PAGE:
3 Answers | Add Yours
Another moral issue is that, if we have the power to increase a plant's resistance to disease, for example in such a way that more food is produced and hunger is alleviated, isn't there a moral imperative to do so? To use whatever technology is available to reduce human suffering?
Ethically, you can take the controversy surrounding Monsanto, a firm that genetically engineered corn seeds so that they would not reproduce seeds at the end of the life cycle of the plant, thus making small farmers, particularly in Latin America, dependent on buying the company's seeds year after year. This is an example of genetically engineering plants for profit.
Scientifically in terms of ethics, messing with the natural makeup of plants and introducing essentially artificial or man made ones alters the balance of natural evolution. It interferes with food chains and habitats in ways we do not understand, so if we cannot predict all the negative results of a crop modification, ethically, should we do it?
The main moral and ethical issue raised by opponents of genetically modified plants and animals is that these organisms might prove to be unhealthy. They think that they might somehow hurt people who consume them. Alternately, they think that plants might end up cross breeding with other plants in ways that will be harmful.
The issue here is whether to take something that will help a lot of people and ban it because it might have harmful effects that are not now known. This is a perennial question in science -- do we move quickly and help people now or move carefully so we do not inadvertantly harm them while trying to help?
Moral and ethical issues generally involved with the development of science are the possibility of use of the science and technology for the wrong purposes and the methods used for achieving the scientific and technological progress. For example, the technology has been used in the past to develop means of improving the condition of people as well as for constructing means of mass destruction. An example if issue of ethics and morals in methods of development of science is the use of animal testing in medical and biological research.
A third very important issue linked with science and technology development is unintended and at times unforeseen negative impact of application of science and technology. A major area of this negative side effect is the environmental pollution. But then there can be many more different types of undesirable fall outs of technology and development.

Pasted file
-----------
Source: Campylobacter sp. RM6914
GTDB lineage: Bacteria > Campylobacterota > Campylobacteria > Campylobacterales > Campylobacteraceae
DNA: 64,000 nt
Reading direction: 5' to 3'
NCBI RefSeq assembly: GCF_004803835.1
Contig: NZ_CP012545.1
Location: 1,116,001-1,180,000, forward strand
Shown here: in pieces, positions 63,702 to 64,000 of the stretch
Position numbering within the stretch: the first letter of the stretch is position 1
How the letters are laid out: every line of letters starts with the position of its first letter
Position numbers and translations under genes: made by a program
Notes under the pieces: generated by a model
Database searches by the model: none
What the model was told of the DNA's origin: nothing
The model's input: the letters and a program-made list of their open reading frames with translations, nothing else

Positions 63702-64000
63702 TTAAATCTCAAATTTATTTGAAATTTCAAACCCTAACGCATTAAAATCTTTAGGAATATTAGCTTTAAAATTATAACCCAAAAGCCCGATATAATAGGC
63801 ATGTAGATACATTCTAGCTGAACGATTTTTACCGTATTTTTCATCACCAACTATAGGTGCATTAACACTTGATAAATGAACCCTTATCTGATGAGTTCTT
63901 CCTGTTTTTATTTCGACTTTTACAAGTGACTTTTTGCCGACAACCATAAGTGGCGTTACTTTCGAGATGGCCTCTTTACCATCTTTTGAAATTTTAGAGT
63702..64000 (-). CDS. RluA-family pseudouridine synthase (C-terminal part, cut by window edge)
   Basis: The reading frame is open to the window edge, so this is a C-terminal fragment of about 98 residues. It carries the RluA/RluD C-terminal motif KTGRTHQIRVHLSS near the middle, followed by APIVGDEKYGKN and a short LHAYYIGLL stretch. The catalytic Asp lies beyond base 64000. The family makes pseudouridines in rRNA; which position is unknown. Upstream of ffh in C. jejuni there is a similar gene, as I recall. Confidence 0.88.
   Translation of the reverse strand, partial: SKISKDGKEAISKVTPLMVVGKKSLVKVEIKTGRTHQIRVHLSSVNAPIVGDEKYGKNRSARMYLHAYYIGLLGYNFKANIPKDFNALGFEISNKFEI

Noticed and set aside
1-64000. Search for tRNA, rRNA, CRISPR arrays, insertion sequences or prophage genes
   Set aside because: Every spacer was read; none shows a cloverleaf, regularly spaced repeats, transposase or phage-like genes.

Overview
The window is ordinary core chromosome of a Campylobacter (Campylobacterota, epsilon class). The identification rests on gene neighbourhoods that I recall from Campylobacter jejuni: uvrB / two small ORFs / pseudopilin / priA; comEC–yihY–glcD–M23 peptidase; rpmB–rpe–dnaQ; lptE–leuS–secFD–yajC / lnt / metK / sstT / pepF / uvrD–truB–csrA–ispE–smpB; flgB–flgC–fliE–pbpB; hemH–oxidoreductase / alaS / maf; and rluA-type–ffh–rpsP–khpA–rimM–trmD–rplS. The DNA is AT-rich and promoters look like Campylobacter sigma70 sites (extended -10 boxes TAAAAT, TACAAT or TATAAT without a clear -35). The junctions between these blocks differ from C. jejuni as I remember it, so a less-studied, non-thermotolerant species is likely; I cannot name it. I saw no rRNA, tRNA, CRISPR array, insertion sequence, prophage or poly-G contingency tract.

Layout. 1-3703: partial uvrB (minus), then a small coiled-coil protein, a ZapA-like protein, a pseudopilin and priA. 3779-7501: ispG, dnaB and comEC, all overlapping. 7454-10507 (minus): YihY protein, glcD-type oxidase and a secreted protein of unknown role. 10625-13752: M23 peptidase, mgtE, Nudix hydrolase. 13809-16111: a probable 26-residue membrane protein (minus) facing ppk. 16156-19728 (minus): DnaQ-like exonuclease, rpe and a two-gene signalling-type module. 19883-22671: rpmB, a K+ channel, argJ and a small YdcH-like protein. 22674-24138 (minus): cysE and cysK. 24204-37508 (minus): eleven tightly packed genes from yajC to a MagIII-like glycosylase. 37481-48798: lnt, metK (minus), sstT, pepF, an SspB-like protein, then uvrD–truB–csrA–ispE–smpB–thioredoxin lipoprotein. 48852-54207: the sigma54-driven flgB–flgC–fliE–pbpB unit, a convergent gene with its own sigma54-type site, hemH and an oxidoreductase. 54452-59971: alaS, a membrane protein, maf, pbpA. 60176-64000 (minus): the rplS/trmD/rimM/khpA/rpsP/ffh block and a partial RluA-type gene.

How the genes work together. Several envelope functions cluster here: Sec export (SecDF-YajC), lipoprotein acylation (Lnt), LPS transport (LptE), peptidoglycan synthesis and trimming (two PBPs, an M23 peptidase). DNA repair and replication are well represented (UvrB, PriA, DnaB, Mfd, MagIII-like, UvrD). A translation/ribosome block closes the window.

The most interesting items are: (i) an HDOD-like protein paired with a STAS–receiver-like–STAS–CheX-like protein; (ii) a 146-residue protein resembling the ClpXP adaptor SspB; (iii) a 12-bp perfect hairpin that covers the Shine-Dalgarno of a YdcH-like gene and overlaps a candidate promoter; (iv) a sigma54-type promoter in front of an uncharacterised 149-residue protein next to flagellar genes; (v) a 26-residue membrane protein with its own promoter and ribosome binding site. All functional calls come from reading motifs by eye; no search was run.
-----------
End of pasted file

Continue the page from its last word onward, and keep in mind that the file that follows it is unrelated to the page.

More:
The moral and ethical issues related to genetically modified (GM) crops, fall mainly in this third category. The GM crops are developed to offer specific advantages like higher yields of crops at reduced cost and compressed time cycle, and greater resistance of crops to damage by diseases and other environmental factors. These features of GM crops are clearly in the interest of humanity, and there ire no apparent of moral or other reasons to oppose crops like these. But then there are hidden costs and problems associated with use of GM crops. To begin with, the quality of the GM products may harm the people. For example the GM crops may give higher yield of food product, but the food may be inferior in terms of lacking many essential nutrients. Much worse the product may contain some harmful ingredients in more than sage quantities. People may start using such products because these are cheaper to produce, but in the long term they may suffer from many health problems because of this. The GM crops may also hurt the environment. The crops may be resistant to certain diseases themselves, but may cause such diseases to spread to other type of crops. Also the GM crops may deplete some essential nutrients from the soil very fast affecting the suitability of soil for farming in the long run.
These problems associated with GM crops may be unexpected or unknown to some extent, but at times it also happens that for earning profits the business firms dealing in seeds and technology of GM crops do not completely disclose the negative aspects of their products. Also at times the products are brought into market without enough study on their possible harmful effects. Of course, the ethical and moral issues of this type are perhaps more in the domain of business practices rather than science and technology.
Another business practices associated with GM crops which is suspect on the moral and ethical grounds is the practice of selling seeds for GM crops that produce crops that cannot produce fresh seeds. This is clearly designed to keep the farmer dependent on monopoly of seed supplier. This practice is an attempt to perpetuate monopolistic behaviour which is considered illegal in most of the progressive countries of the world including USA and India.
We’ve answered 319,202 questions. We can answer yours, too.Ask a question